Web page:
Since the ratio of all possible digits (please correct my math if I am wrong) of a public key versus private is:


  • for public (40^16): 1 461 501 637 330 902 918 203 684 832 716 283 019 655 932 542 976

  • for private (64^16): 115 792 089 237 316 195 423 570 985 008 687 907 853 269 984 665 640 564 039 457 584 007 913 129 639 936

If no, why not ? If yes, wouldn't that make it just a slightly less secure system ?

  • Yes, you are right, it is a duplicate just worded differently. Nov 29, 2019 at 12:47

1 Answer 1


An address is simply the last 20 bytes of the keccak256 hash of the public key.

For ecdsa algorithms (and RSA), each private key has exactly one public key.

However, when this public key is hashed to create the address, it results in a loss of information as the resulting trimmed hash is smaller than the input public key. This means, by the pigeonhole principle, that multiple public keys hash and trim to the same value. As Ethereum uses the key recovery scheme to derive the public key from the signature and then hash it to determine the tx.origin address, this makes it possible for there to be multiple private keys that can spend coins from an address without having the same public key.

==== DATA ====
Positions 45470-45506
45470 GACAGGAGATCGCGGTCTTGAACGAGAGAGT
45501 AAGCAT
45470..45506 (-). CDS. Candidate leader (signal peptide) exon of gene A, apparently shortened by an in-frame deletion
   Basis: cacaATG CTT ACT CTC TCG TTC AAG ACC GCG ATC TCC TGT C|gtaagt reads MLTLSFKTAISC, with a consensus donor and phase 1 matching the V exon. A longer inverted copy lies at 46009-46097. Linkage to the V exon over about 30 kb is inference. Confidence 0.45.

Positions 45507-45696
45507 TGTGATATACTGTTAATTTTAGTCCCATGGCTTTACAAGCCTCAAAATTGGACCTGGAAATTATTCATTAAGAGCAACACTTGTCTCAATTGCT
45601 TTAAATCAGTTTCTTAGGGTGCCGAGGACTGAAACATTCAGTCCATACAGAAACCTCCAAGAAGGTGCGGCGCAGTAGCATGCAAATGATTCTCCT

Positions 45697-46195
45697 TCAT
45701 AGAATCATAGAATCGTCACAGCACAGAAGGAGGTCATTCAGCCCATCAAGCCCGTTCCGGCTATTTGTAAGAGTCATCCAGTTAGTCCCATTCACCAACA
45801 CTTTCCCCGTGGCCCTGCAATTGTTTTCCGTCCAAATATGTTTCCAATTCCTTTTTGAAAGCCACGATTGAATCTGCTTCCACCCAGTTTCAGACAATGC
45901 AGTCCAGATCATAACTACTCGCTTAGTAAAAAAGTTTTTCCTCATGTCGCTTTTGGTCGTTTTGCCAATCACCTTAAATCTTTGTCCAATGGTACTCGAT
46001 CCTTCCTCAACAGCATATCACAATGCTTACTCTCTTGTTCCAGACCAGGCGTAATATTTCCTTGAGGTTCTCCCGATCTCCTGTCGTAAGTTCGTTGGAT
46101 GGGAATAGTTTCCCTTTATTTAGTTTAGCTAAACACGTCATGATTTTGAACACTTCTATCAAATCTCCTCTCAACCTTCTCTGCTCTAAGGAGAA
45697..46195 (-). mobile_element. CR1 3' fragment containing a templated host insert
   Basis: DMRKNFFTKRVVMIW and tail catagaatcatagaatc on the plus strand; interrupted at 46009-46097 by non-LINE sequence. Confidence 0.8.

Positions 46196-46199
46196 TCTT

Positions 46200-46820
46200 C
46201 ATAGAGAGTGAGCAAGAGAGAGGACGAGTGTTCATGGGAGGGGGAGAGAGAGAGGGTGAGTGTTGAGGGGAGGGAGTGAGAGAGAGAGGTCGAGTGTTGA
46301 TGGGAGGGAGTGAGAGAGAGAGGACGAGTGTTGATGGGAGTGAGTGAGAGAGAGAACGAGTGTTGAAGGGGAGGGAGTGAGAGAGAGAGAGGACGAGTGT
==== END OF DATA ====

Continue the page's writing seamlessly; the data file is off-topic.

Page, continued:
Computationally, finding such a collision is impractical due to the sheer size of the key space.

  • I think the question was about Ethereum rather than Bitcoin, but the answer seems to be relevant for both as Ethereum also uses 160-bit hash of a public key. However, hash function is keccak256 truncated to 160 bits rather than HASH160, and address format is simple hexadecimal string rather that p2pkh/p2wph. Nov 29, 2019 at 10:24
  • @MikhailVladimirov You're totally right - I somehow got mixed up and thought I was on Bitcoin.SE. I've updated the answer to be ETH specific, thanks! Nov 29, 2019 at 11:32
  • Just to add, since this is a duplicate question, the theorethically shared addresses can spend each-other's tokens and therefore the answer is "yes". Nov 29, 2019 at 12:50

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